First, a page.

On December 16, 2019, the latest study, titled The Pacific Decadal Oscillation under greenhouse warming was published online by Nature Climate Change, the sub-publication of the top international academic journal Nature. The work was jointly completed by the scientific research team of the Institute for Advanced Ocean Study( IAOS), with Dr. Li Shujun as the first author, and academician Wu Lixin, director of IAOS as well as professor Cai Wenju as the joint corresponding authors.
The Pacific Decadal Oscillation (PDO) is the most prominent form of decadal variability over the North Pacific, characterized by its horseshoe-shaped sea surface temperature anomaly pattern(Fig. 1). In its warm phase, the PDO displays anomalous cooling in the central and western regions of the North Pacific, encircled by warming along the western coastline of North America. The PDO has changed its phase several times since 1900. These ‘regime shifts’ have exerted far-reaching impacts on marine ecosystems, agriculture and global climate conditions. For example, PDO can influence precipitation in different regions of China and induce extreme weather events such as floods by modulating east Asian atmospheric circulation. However, under the background of global warming, it is still unclear how the predictability of PDO will change and the relevant mechanism, which is one of the hot issues in the inter-annual to decadal climate prediction, and plays an important guiding role in the formulation of relevant climate response policies by national policy-making departments.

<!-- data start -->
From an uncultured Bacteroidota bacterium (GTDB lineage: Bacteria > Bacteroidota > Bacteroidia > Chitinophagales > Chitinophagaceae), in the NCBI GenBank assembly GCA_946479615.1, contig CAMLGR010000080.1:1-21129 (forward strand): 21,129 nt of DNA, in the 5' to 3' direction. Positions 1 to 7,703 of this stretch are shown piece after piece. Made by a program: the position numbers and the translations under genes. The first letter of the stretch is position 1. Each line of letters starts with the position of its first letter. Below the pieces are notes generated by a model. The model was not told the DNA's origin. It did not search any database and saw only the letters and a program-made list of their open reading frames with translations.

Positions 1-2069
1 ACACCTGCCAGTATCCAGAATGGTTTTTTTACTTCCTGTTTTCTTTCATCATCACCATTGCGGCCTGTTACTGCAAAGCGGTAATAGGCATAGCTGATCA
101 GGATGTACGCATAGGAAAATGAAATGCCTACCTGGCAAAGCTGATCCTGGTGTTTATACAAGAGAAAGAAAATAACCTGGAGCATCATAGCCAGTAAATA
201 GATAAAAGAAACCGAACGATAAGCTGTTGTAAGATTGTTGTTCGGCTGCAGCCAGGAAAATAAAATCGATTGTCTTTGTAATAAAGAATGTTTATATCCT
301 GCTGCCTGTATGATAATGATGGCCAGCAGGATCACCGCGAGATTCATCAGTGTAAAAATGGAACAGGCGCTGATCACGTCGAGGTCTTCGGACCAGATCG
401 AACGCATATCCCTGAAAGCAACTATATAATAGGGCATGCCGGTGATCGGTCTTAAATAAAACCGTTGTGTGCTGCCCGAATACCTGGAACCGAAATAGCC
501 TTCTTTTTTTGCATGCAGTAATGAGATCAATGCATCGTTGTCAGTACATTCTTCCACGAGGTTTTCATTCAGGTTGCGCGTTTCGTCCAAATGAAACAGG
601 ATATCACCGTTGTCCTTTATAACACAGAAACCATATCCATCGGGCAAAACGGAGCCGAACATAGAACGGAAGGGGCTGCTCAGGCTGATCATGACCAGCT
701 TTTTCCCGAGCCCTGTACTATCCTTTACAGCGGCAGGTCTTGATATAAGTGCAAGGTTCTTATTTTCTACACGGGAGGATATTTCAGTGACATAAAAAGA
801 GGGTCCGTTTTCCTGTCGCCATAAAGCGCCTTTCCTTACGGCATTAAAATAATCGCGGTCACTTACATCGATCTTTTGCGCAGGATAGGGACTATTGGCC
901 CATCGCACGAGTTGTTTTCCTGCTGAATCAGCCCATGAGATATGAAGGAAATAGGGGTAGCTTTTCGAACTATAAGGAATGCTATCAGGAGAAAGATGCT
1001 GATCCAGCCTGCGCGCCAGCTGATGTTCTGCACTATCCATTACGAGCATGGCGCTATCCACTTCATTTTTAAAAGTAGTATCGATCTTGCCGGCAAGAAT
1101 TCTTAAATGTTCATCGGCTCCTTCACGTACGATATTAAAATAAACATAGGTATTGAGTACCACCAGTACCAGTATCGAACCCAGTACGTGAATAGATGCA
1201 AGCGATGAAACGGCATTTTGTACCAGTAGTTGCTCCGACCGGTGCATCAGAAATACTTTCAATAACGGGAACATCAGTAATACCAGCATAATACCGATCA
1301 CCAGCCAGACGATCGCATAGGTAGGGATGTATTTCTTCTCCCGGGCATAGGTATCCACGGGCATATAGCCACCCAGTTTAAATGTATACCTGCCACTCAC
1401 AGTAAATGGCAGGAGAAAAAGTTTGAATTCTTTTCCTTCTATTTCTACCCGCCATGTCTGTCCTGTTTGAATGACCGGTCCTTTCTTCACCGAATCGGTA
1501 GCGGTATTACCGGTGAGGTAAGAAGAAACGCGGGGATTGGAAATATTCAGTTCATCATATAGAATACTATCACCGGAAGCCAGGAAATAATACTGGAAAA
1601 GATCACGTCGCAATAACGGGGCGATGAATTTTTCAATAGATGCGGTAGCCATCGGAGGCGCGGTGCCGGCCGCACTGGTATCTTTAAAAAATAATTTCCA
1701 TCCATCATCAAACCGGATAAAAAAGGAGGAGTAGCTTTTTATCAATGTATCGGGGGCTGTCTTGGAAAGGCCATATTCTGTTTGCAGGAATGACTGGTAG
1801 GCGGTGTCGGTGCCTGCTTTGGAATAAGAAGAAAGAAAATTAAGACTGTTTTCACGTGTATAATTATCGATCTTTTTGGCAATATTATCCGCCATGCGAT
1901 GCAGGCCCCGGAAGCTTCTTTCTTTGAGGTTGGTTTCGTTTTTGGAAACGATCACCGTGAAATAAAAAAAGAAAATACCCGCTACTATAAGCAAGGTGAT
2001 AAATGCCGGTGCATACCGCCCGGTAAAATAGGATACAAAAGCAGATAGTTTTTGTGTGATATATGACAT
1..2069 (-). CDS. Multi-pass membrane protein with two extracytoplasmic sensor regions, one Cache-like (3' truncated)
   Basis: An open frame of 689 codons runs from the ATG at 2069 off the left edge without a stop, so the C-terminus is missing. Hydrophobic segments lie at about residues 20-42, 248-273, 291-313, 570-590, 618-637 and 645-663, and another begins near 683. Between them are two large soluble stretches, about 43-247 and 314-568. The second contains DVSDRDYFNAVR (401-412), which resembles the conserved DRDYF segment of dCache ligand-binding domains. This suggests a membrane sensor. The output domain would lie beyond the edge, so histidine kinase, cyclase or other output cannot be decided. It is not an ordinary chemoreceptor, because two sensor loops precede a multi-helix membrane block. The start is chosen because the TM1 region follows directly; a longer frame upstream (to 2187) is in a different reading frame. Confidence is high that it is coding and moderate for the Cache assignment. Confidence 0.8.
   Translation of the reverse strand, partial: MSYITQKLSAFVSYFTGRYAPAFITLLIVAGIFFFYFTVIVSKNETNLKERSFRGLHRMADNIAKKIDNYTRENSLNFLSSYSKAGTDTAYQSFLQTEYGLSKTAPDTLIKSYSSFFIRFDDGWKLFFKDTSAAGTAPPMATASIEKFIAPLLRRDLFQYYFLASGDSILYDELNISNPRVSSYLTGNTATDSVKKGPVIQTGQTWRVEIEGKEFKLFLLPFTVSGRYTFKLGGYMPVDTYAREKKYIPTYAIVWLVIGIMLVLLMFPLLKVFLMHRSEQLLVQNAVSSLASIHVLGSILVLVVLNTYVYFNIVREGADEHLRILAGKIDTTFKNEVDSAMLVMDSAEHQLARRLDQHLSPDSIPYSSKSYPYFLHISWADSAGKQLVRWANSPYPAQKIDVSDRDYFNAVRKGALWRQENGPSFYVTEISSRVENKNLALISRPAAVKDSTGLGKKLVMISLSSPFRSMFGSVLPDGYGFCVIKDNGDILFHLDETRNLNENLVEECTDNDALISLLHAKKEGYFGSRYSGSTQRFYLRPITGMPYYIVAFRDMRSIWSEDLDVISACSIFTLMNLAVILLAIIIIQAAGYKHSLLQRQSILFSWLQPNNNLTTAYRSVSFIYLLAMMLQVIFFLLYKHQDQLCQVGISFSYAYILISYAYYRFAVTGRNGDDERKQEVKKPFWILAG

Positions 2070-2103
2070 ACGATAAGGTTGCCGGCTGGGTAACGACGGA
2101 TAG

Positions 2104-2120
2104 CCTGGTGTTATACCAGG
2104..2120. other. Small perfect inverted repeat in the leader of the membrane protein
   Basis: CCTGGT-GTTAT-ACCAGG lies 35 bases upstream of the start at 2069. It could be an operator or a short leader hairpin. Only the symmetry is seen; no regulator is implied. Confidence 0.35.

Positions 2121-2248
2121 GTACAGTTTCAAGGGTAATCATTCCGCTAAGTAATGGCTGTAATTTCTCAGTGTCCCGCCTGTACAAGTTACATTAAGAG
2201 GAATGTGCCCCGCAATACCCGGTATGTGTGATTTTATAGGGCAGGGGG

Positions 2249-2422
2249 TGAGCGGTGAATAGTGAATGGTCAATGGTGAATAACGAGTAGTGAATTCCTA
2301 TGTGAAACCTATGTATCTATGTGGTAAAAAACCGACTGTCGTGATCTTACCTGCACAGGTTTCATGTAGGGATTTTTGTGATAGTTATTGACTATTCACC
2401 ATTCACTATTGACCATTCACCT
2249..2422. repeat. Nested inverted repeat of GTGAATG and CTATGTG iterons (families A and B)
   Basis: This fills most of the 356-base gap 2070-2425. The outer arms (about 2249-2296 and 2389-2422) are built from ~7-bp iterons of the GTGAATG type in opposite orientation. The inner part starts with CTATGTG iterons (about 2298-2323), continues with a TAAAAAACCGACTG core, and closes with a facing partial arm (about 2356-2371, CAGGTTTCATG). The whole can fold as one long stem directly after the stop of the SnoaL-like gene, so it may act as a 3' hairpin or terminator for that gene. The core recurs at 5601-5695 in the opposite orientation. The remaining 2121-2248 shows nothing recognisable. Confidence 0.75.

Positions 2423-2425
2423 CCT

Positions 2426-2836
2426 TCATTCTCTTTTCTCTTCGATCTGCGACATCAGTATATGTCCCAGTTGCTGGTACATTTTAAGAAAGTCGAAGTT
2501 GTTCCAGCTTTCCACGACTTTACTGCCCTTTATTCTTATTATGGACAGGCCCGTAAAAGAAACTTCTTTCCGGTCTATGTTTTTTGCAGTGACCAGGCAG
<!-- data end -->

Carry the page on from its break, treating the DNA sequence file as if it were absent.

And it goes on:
In this study, multiple observation data and CMIP5 ocean–atmosphere coupling multi-mode data were used to combine with the ocean–atmosphere coupling over the North Pacific, and it was found that global warming would lead to decreased predictability of PDO and inter-model consistency (as shown in figure 2). The mechanism is that with global warming, the strengthening of the upper ocean layer induces the propagation of oceanic baroclinic Rossby waves, which leads to the decrease of the the periodicity of PDO and the weakening of the signal strength of sea surface temperature, making PDO more difficult to detect.
The research team, led by academician Wu Lixin, has been committed to the research of ocean dynamic process and climate change prediction. Focusing on a predictable ocean, the results reveal for the first time the predictable response of decadal variability over the North Pacific, highlighting IAOS's global leadership in the field of ocean–atmosphere interaction and interdecadal prediction.
Reference: S. -J, Li, L. -X, Wu*, Y. Yang, T. Geng, W. -J. Cai*, B. -L. Gan, Z. -H, Chen, Z. Jing, G. -J. Wang and X. -H. Ma, 2019: The Pacific Decadal Oscillation less predictable under greenhouse warming. Nature Climate Change, doi:10.1038/s41558-019-0663-x
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